How to Use YouTube Music’s Offline Mixtape

Although it’s not the coolest pick of music services, I use YouTube Music for everyday listening. As someone who watches an absurd amount of videos alongside their music, I appreciate that YouTube Premium lets me enjoy both without ads for $12 a month.

It’s not just about the bundle deal, however. The user experience on YouTube Music is solid, with decent features. A recent trip to the beach with my partner, where our rejuvenation levels were high but internet access was in short supply, reminded me about one of my favorite features: the offline mixtape.

Downloading music to your phone is easy, sure. But how often do you forget to download a fresh playlist before embarking on a long plane ride or off-grid adventure? I rarely remember until we’re already at the beach, a few beers deep, and in the mood for high-BPM bops. With the offline mixtape enabled, YouTube Music automatically downloads a playlist to my phone that’s a combination of long-time favorites and current obsessions.

How to Use the Offline Mixtape

To start off, you need to have an active subscription to either YouTube Music Premium ($10 a month, mainly music) or YouTube Premium ($12 a month, music and videos). Curious about trying YouTube Music for the first time? Check out my article filled with tips on getting started. The ad-supported tier, which is great for streaming songs without a subscription, does not include the option to download music.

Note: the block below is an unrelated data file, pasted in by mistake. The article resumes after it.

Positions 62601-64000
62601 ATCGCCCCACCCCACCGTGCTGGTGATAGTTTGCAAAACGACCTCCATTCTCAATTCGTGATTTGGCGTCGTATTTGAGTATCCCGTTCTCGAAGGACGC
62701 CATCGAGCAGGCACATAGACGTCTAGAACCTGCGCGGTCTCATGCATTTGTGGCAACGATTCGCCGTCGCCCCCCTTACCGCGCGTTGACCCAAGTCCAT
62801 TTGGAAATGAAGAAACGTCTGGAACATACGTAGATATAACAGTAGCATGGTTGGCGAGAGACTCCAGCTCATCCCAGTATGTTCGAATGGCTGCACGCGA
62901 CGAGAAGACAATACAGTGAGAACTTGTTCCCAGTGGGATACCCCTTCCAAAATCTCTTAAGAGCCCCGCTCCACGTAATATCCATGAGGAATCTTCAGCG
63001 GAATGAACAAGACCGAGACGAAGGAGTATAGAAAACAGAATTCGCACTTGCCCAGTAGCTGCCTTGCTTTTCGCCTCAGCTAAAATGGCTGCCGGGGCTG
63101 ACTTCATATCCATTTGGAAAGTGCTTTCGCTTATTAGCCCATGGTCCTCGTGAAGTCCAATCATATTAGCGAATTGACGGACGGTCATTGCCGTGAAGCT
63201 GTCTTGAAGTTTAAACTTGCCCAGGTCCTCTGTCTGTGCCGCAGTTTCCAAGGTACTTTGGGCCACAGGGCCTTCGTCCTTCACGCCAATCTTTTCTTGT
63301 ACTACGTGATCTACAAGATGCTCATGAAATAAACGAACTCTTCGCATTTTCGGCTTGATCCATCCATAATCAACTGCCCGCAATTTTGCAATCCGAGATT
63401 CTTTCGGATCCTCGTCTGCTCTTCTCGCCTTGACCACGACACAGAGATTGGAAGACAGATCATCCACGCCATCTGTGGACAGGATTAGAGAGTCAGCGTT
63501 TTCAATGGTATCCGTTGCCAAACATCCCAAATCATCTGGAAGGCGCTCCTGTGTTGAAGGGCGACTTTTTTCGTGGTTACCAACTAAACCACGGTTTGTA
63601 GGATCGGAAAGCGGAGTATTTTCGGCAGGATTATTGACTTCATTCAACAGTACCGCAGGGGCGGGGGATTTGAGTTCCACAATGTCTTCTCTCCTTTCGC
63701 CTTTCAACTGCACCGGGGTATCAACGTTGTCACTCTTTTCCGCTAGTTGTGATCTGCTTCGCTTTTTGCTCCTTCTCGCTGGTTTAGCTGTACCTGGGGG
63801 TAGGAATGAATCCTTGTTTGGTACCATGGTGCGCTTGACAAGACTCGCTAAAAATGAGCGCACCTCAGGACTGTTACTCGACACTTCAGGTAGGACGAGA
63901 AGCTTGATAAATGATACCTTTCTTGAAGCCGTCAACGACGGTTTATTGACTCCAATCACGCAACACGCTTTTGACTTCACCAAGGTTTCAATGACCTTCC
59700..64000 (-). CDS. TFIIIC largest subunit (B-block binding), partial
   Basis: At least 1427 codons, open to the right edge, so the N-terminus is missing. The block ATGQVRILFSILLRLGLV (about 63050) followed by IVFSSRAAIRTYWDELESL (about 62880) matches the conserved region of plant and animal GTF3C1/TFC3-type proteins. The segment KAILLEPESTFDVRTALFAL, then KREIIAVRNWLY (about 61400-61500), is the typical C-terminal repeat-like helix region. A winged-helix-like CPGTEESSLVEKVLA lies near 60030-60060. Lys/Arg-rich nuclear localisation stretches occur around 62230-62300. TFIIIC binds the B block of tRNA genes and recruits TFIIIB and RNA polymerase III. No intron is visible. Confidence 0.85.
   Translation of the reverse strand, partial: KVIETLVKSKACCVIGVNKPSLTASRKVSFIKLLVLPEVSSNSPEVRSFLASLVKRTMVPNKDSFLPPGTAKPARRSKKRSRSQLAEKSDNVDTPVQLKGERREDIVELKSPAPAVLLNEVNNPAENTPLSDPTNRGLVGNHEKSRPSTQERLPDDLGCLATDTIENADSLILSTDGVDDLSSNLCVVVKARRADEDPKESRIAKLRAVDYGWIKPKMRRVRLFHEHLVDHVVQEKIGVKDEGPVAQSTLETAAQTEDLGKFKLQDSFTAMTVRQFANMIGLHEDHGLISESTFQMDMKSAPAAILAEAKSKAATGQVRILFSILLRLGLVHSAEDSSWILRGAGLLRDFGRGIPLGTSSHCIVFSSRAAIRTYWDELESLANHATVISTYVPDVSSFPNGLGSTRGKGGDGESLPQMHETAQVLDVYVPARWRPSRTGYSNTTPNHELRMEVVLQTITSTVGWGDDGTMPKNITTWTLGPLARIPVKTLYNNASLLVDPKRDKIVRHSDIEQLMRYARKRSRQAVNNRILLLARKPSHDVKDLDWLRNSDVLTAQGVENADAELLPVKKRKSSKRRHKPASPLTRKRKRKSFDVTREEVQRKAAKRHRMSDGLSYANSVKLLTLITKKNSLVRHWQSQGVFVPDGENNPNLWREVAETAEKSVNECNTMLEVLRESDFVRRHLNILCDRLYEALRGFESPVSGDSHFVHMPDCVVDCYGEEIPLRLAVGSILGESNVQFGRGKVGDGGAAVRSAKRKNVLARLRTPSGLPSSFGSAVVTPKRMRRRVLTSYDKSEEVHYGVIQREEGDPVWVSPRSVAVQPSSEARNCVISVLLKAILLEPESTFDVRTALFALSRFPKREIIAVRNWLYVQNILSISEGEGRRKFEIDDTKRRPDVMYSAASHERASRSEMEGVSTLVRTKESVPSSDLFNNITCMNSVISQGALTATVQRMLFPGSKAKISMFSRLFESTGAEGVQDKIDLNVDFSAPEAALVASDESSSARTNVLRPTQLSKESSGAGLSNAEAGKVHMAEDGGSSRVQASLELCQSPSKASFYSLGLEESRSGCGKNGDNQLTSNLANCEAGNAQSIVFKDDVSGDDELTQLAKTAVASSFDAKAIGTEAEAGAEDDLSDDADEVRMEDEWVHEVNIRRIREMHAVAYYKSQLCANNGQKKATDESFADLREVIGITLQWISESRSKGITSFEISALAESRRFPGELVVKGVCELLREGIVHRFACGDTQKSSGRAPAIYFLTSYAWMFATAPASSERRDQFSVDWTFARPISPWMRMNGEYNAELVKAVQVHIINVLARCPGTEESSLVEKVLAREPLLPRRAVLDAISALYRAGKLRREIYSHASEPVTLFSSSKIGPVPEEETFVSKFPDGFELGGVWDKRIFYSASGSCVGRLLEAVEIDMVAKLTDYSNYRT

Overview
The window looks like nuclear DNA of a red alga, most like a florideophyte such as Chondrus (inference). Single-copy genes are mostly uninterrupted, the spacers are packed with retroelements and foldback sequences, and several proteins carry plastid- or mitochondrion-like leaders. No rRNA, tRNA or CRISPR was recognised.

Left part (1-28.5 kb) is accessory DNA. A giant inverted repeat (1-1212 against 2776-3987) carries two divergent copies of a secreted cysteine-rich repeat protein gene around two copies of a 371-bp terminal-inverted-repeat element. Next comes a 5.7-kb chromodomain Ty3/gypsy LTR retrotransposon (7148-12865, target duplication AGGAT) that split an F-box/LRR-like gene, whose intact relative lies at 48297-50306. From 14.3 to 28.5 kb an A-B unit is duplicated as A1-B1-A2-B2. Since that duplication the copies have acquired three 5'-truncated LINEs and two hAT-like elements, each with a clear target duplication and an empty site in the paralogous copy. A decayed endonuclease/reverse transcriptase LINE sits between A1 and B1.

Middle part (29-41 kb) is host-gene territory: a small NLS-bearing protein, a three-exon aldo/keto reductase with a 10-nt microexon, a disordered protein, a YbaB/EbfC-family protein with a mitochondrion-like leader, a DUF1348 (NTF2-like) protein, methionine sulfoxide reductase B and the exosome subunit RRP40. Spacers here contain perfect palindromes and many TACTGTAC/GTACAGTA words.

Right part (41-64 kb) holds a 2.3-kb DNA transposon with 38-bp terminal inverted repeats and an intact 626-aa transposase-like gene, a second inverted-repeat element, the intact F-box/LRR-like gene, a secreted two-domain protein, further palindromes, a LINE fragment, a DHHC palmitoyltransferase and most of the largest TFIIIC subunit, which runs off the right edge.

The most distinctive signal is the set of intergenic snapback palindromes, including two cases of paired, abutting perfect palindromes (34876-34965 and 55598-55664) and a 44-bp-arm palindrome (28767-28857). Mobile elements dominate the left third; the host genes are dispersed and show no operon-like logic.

It’s important to understand that YouTube and YouTube Music are separate apps for your smartphone. The two apps do interact when you use the same Google account. For example, if you watch a Beyoncé video on YouTube and press the thumbs-up button, the song is added to a hefty playlist on YouTube Music with all of your likes.

With that out of the way, here’s how to set up your offline mixtape on YouTube Music for an eternal fountain of personalized, downloaded songs. (Well, eternal as long as you keep paying the subscription fees.) Open the YouTube Music app, go to your Library, and then tap Downloads.

You’ll likely see a blue slider near the top of the screen. Use this tool to choose the number of songs, from 1 to 100, that you want YouTube Music to keep downloaded on your device. The app estimates the offline playlist’s time length and storage required. If the blue slider does not appear for you, tap the gear icon in the top right corner and toggle Download an offline mixtape to the right.

The menu page that appears when you select the gear icon displays your available storage and the last time the offline mixtape was updated. Trying to conserve cellular data? Verify that the Download over Wi-Fi only option is turned on. The offline mixtape feature only works if your smartphone retains free space for new downloads.

Select Clear downloads if you ever need more available storage on your phone and want to quickly slough off all the songs. For a more long-term solution, go read contributor Simon Hill’s roundup of the best services for cloud storage.

From my experience using the offline mixtape, a shorter playlist of around 20 songs features the most recent bangers I keep in constant rotation. Neglected tracks begin to resurface when you expand the playlist and set it closer to the 100-song maximum. I appreciate the lack of a discovery element within the offline mixtape—songs from artists I’ve never listened to are not snuck into my downloads.

What good is having all this music available at your fingertips without the means to enjoy it on something a little louder (and less garbled) than your smartphone’s built-in speakers? WIRED’s guide to the best bluetooth speakers is an essential resource. For those still on the fence between music streaming services, writer and reviewer Matt Jancer’s article on the top choices will help you select a service based on your listening habits.

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